Although less developed markets continue to provide the primary impetus of global growth in 2007, it is their more mature peers that have been in vogue. Powered by rejuvenated economies, lower relative risk and a clear upward trend, developed markets have enjoyed the bulk of investor interest, at the cost of emerging markets like Russia.

Large-scale local investors have compounded Russia's problems. Many big players have been long on the market for much of President Vladimir Putin's time in office and made huge returns. Although the details are less than transparent, it seems that several of these investors have diversified their holdings in recent months. Given the scale of profits they must have made on their home market, such tactics would certainly be justified. Russia is an interesting and healthy place to invest, but no single market, currency or asset class should dominate an investor's portfolio completely.

Diversification by investors who have been in Russia since Putin took charge (when the RTS Index stood at just 9 percent of its current level) should not be taken as a sign of impending risk, but as a responsible move toward modern asset management practice. Heavy selling has hurt the Russian market this year, but buying interest has prevented a collapse of the scale that many will recall from earlier periods. The record flow of IPOs shows that the market is getting wider, but daily volumes show that it is also getting deeper.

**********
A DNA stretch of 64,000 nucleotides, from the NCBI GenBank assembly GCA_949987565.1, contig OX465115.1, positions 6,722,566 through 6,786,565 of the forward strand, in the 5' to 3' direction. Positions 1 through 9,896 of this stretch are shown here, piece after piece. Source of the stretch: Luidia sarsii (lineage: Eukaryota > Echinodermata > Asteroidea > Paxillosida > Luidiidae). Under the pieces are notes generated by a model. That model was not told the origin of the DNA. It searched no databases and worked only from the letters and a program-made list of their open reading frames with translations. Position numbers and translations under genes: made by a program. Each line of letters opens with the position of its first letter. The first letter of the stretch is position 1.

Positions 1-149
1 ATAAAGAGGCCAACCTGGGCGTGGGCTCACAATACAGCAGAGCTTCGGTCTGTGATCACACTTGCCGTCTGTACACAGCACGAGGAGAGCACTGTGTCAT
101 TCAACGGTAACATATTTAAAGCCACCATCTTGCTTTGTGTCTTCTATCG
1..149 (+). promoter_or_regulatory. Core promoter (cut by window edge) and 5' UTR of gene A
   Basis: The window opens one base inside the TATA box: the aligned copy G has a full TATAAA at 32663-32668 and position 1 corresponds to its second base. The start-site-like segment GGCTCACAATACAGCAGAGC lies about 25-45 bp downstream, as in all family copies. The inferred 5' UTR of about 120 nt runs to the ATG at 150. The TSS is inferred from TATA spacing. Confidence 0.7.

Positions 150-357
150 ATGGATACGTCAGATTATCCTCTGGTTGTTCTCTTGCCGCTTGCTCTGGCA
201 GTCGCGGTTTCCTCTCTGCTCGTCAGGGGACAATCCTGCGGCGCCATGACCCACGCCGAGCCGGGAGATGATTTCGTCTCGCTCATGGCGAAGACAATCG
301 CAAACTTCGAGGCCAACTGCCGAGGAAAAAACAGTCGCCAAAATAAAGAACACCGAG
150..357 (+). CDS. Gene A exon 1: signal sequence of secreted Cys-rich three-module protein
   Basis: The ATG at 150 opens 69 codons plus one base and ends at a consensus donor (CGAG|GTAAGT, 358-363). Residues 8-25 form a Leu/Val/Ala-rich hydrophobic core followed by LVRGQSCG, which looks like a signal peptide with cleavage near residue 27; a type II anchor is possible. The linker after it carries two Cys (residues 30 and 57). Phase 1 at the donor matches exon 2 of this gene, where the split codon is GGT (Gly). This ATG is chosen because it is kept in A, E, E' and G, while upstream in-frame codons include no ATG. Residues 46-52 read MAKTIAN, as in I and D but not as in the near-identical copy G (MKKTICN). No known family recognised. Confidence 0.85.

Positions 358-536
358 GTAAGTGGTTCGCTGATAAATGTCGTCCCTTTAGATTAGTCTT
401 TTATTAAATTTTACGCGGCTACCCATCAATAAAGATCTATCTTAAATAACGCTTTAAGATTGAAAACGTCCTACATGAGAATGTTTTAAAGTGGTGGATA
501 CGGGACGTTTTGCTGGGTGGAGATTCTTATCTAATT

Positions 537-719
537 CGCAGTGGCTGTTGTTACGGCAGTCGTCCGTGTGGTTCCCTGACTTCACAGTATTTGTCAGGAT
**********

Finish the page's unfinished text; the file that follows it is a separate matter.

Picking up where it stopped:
On the topic of IPOs, new stock performance has been hampered by broader market dynamics, and issuing companies have opted to spread their shares far and wide. New equity has certainly not helped market performance in 2007, but it does not appear to have contributed significantly to Russia's uniquely poor performance.

The final factor that has played a role in Russia's first-half performance is political activity. The Kremlin has long pursued its own interests regardless of market dynamics. In the first half of this year, the government has increased the volume and scale of those activities, which it believes demonstrate its international status, but in reality do little more than increase international perceptions of risk.

With elections looming, the government is banging ever harder on its nationalist drum. In the latter part of Putin's presidency, Russia has had spats with many of its international partners, near and far, leaving many civilians and businesses in Russia feeling a sense of international isolation during a period of unprecedented globalization. It is no coincidence that Russian companies so often feel unwelcome when looking to expand abroad.